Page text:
Hi Guest!
Contribute to this record

Henry Drummond

Henry Drummond, one of 171 convicts transported on the Ocean, 22 April 1823

Name, Aliases & Gender

Name: Henry Drummond
Aliases: none
Gender: m

Birth, Occupation & Death

Date of Birth: 1806
Occupation: Unknown
Date of Death: 16th October, 1834
Age: 28 years

Life Span

Life span

Male median life span was 60 years*

* Median life span based on contributions

Conviction & Transportation

Sentence Severity

Sentence Severity

Sentenced to 14 years

Crime: Pocket picking
Convicted at: Middlesex Gaol Delivery
Sentence term: 14 years
Ship: Ocean
Departure date: 22nd April, 1823
Arrival date: 27th August, 1823
Place of arrival New South Wales
Passenger manifest Travelled with 174 other convicts


Primary source: Australian Joint Copying Project. Microfilm Roll 88, Class and Piece Number HO11/5, Page Number 40
Source description: This record is one of the entries in the British convict transportation registers 1787-1867 database compiled by State Library of Queensland from British Home Office (HO) records which are available on microfilm as part of the Australian Joint Copying Project.

Did you find the person you were looking for?

If Henry Drummond was the person you were looking for, you may be able to discover more about them by looking at our resources page.

If you have more hunting to do, try a new search or browse the convict records.

Know more about Henry Drummond?

Contribute to this record

Community Contributions

D Wong on 9th July, 2016 wrote:

Old Bailey:
HENRY DRUMMOND, Theft > pocketpicking, 24th October 1821.

Offence: Theft > pocketpicking
Verdict: Guilty
Punishment: Transportation

HENRY DRUMMOND was indicted for stealing, on the 28th of September , one handkerchief, value 2 s., the goods of James Cadwalader Parker, from his person.

JAMES CADWALADER PARKER. On the 28th of September, between twelve and one o’clock in the day, I was in Wardour-street, Soho, something drew my attention to my pocket, and I missed my handkerchief. I saw the prisoner and another boy in front, and saw the prisoner tucking my handkerchief under his jacket. I collared him, and took it from him. I gave him in charge.
GUILTY. Aged 15.
Transported for Fourteen Years.

16/6/1825 Sydney Gazette:
Henry Drummond, prisoner of the crown, charged with stealing a piece of corded dimity, made for bed furniture, from a dray in George Street, and which he was observed in the act of doing by Mr James Underwood, who went after and apprehended the prisoner whilst lying on his breast in the dray, as his last resource for concealing the stolen article, which was found under him.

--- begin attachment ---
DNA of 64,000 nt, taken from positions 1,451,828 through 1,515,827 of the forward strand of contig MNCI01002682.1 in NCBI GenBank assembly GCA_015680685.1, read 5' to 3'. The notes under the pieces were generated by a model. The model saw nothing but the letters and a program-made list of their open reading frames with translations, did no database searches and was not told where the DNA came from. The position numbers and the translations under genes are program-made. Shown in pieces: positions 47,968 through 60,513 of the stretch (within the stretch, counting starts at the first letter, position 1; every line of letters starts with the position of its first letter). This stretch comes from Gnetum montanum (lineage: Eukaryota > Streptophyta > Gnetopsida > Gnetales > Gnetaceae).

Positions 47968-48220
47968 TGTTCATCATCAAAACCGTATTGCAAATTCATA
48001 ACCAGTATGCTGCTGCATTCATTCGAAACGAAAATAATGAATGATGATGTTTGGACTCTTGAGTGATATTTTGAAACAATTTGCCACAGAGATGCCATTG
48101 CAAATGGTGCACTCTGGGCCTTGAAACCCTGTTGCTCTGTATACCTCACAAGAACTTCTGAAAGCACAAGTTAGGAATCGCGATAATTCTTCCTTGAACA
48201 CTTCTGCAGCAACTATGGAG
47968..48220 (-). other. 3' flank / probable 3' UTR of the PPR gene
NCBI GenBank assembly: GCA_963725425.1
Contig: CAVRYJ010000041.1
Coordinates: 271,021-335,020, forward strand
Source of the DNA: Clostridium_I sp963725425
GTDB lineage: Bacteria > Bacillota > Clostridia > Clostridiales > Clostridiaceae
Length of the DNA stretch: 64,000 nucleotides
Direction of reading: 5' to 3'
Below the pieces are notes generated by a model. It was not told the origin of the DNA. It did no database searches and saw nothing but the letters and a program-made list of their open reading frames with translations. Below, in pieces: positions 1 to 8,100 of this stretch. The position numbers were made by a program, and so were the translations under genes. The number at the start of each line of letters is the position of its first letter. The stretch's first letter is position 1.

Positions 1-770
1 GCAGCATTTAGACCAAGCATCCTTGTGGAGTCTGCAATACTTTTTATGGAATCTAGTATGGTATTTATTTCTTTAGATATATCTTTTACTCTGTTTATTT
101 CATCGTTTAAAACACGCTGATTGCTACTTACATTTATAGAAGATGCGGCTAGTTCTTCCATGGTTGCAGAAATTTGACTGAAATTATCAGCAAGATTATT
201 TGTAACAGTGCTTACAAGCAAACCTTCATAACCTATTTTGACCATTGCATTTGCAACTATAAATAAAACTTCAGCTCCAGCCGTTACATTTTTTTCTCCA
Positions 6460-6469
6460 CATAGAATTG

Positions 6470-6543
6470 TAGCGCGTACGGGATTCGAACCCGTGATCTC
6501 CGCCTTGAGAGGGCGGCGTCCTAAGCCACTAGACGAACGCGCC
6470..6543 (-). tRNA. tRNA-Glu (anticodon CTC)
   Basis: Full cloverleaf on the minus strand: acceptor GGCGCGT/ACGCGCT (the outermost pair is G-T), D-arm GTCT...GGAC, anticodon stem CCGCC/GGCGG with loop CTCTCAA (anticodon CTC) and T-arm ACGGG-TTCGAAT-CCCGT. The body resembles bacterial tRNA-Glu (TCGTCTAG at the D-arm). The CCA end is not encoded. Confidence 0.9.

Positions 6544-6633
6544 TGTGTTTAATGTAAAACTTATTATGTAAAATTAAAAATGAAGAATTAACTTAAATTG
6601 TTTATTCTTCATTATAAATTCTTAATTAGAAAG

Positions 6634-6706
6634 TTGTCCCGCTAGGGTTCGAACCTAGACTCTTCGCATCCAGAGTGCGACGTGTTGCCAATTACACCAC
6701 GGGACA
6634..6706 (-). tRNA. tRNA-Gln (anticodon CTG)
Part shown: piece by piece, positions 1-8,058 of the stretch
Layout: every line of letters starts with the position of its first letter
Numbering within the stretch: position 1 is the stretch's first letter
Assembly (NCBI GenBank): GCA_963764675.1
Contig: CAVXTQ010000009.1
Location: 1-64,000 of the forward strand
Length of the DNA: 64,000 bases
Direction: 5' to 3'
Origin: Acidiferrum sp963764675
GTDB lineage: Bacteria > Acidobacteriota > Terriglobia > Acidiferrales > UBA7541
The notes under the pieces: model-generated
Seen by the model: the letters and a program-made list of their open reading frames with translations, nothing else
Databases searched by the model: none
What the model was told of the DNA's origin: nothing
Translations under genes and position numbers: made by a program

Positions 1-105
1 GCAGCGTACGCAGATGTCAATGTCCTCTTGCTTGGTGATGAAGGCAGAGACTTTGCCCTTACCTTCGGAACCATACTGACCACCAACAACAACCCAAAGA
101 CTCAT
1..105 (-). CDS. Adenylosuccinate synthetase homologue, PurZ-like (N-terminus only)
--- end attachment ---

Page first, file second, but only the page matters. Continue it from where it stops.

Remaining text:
Sentenced to a penal settlement for 3 years.

10/8/1825: Sent to Moreton Bay – Henry was then 17 years old 5’5” tall, fair complexion, dark hair, grey eyes.

13/11/1825: Absconded –

14/6/1826 Sydney Gazette:
John Boyd and Henry Drummond (Ocean 1823) were indicted for stealing seventeen sheep, the property of the Crown, at Moreton Bay, on the 20th of January last.
The prisoners were stockmen, at Moreton Bay, and absconded from that settlement, taking with
them a number of sheep. On the circumstance being made known to the Commandant (Captain Bishop), a constable and some soldiers were sent in pursuit, who tracked the prisoners for some distance through the bush. They, however, afterwards lost all traces of them, and returned to the settlement, and for a considerable time after no tidings were had of the prisoners; when one night an alarm was given that robbers were attempting to rush some sheep from the folds ; constables and soldiers immediately hastened to the spot, and
apprehended the two prisoners, who, it appeared, had returned to the settlement in the hope of procuring a fresh supply.
On being brought before the Commandant, they confessed having made away with the former sheep, and also that their object in returning was to obtain more.
On the trial, however, they pleaded not guilty, and stated, that their former confession was made with the view of escaping corporal punishment at the settlement and of being forwarded to Sydney, where they could have a fair trial. Guilty.-Remanded.

13/3/1826: Sent back to Sydney for trial, with John Boyd.

21/6/1826 The Australian, Sydney:
Sentence of death was then passed in the usual form, on the following nine unfortunate men: John Boyd, Henry Drummond, James Connolly, Bridget Pairley, Wm. Cusack, Thos. Watkins, Wm. Bateman, Wm. Hathaway, and John Hossle. The prisoners were heavily ironed, in proceeding to and from the gaol; where they were again lodged in security.

Henry Drummond John Boyd were then sent to Norfolk Island on the brig ‘Wellington’ which was seized by the convicts on board.
On the way to Norfolk Island the ship was overtaken by convict John Walton and others, it was then sailed to New Zealand, the mutineers left the ship but were captured over the period of a few days by the native New Zealanders and the ship returned to the control of the Captain.
Details of the trials in the Sydney Gazette

Sentenced to death once again – they again were taken to Norfolk Island. 

8/3/1834 Sydney Gazette:
Mutiny on Norfolk Island on 10th January 1834, Henry was injured in the melee.

22/8/1834: Accessory in Highway Robbery on James Pearson on Norfolk Island – sentenced to death.

16/10/1834: Henry was executed on Norfolk Island – 28 years old.

Convict Changes History

D Wong on 9th July, 2016 made the following changes:

date of birth: 1806 (prev. 0000), date of death: 16th October, 1834 (prev. 0000), gender: m, occupation, crime

This record was discovered and printed on ConvictRecords.com.au